Collateralized Debt Networks with Lender Default
Abstract: The Lehman Brothers' 2008 bankruptcy spread losses to its counterparties even when Lehman was a lender of cash, because collateral for that lending was tied up in the bankruptcy process. I study the implications of such lender default using a general equilibrium network model featuring endogenous leverage, endogenous asset prices, and endogenous network formation. The multiplex graph model has two channels of contagion: a counterparty channel of contagion and a price channel of contagion through endogenous collateral price. Borrowers diversify their lenders because of the counterparty risk, but they have to deal with lenders who lend at a higher margin. This diversification generates positive externalities by reducing systemic risk, but any decentralized equilibrium is constrained inefficient due to under-diversification. The key externalities here, arising from the tradeoff between counterparty risk and leverage (margin), are absent in models with exogenous leverage or exogenous networks. I use this framework to analyze the introduction of a central counterparty (CCP). I show that the loss coverage by the CCP reduces diversification incentives and exacerbates the externality problem which can rather increase systemic risk.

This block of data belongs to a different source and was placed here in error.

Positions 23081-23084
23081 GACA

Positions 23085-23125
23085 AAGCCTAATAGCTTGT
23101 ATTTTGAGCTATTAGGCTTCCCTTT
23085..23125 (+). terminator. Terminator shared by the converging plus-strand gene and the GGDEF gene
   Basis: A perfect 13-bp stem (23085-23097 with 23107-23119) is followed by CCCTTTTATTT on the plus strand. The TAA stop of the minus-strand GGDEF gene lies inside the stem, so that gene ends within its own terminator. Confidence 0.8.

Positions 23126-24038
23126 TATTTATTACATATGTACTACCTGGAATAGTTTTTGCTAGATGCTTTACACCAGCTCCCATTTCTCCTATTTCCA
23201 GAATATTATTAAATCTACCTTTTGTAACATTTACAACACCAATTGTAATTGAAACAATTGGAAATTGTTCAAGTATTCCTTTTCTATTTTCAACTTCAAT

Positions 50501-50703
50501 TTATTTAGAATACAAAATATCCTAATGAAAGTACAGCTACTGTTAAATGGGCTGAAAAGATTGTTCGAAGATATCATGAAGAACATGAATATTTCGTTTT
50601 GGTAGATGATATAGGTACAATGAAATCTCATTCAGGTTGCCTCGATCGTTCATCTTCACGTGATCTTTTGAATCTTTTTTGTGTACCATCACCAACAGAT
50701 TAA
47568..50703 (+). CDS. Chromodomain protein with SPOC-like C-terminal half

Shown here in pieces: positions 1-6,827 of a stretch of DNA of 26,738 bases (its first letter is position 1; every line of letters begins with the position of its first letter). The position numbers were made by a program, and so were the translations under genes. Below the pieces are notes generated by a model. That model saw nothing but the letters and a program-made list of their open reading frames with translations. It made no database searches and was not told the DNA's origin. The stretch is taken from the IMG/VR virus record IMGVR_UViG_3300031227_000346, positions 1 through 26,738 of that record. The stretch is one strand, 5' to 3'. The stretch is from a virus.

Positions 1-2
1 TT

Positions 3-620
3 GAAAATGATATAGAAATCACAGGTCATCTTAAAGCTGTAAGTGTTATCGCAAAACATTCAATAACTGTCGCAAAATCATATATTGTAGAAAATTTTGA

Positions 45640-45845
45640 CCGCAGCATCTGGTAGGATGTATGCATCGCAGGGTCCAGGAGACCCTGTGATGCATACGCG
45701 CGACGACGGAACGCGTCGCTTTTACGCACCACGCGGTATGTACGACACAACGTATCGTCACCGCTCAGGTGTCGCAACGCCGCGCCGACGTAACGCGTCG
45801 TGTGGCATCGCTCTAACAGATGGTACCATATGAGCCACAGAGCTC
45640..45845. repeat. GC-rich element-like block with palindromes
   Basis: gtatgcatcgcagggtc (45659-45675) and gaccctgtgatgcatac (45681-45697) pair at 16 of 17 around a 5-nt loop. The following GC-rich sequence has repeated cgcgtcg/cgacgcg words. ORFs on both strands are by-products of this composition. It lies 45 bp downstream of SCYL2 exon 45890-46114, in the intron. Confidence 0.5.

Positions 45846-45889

File(s): File format is application/pdf https://www.federalreserve.gov/econres/feds/files/2019083pap.pdf
Part of Series: Finance and Economics Discussion Series
Publication Date: 2019-11-26